Abstract

A revised version of this working paper has been published as:

Biermann, Frank. 2012. Greening the United Nations Charter: World Politics in the Anthropocene. Environment: Science and Policy for Sustainable Development. May / June 2012.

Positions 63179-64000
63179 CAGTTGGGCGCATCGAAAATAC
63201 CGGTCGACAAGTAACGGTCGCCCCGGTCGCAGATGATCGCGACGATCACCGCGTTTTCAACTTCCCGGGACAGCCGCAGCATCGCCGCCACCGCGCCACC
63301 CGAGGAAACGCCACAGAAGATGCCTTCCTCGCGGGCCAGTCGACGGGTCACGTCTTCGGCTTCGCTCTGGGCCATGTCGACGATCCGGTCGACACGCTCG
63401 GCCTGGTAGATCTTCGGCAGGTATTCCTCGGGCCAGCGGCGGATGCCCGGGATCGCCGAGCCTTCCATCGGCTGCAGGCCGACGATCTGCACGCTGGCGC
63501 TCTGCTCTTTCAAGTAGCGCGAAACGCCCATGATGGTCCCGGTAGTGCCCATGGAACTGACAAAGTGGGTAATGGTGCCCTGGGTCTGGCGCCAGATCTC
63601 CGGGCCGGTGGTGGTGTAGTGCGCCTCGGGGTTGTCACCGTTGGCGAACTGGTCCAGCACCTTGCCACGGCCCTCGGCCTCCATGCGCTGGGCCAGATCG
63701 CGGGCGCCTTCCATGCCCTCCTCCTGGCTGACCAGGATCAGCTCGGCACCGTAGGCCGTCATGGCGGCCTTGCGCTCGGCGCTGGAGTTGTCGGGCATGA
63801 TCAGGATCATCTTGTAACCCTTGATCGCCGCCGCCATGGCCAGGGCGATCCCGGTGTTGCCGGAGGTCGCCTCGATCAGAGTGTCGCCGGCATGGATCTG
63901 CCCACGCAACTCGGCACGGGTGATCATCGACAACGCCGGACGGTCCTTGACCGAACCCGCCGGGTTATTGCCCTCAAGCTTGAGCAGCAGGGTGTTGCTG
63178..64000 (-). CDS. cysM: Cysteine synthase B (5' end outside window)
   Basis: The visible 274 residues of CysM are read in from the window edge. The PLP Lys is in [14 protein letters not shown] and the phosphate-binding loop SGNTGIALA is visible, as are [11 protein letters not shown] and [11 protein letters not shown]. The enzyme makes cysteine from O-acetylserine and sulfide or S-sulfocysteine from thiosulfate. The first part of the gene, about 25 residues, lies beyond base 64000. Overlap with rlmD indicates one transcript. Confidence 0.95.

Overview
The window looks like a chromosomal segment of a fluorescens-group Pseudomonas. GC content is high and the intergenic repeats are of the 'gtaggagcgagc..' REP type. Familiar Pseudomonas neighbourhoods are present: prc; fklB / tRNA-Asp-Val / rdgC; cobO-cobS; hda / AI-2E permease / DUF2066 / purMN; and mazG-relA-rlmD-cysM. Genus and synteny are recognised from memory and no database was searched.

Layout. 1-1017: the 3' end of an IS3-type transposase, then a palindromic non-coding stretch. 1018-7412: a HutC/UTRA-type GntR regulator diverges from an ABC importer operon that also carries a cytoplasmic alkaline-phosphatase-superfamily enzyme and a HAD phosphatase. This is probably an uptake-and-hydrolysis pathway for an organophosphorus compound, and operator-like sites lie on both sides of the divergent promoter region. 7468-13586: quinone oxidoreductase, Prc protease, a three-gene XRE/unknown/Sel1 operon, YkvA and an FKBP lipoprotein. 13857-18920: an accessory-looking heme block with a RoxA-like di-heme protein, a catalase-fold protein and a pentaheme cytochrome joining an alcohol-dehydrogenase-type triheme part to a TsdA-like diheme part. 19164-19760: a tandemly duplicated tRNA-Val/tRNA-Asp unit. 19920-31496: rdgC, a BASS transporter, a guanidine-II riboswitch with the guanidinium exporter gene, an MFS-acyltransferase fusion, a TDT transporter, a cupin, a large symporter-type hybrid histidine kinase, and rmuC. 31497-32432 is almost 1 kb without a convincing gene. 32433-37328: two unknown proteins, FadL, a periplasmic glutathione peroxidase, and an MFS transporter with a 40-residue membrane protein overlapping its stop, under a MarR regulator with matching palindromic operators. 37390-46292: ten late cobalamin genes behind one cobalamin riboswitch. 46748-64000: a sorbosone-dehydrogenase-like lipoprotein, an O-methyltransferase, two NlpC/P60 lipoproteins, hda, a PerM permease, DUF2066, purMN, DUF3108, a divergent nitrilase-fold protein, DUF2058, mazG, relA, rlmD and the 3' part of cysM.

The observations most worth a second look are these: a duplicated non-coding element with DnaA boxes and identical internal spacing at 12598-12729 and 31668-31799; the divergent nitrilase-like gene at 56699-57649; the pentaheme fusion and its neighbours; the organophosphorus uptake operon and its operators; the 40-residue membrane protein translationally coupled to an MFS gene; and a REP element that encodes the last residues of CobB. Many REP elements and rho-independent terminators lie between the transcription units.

A constitutional turn is needed to bring the UN system in line with the urgent needs of planetary stewardship and earth system governance in the 21st century. Yet how this could be organized in practice remains a challenge and subject to political and scholarly debate. This paper contributes to this debate by outlining four reforms of the UN system that would advance global decision-making by addressing major shortcomings in the current system: Lack of integration of economic and environmental policies in the UN system; institutional fragmentation and weakness of the environmental pillar of sustainable development; lack of high-level regulatory competence and oversight regarding areas beyond national jurisdiction; and insufficient integration of scientific insights into political decision-making. The reforms proposed would together create an Earth Alliance in the UN system, consisting of a high-level UN Sustainable Development Council, a World Environment Organization, a UN Trusteeship Council for Areas beyond National Jurisdiction, and an UN Global Environmental Assessment Commission.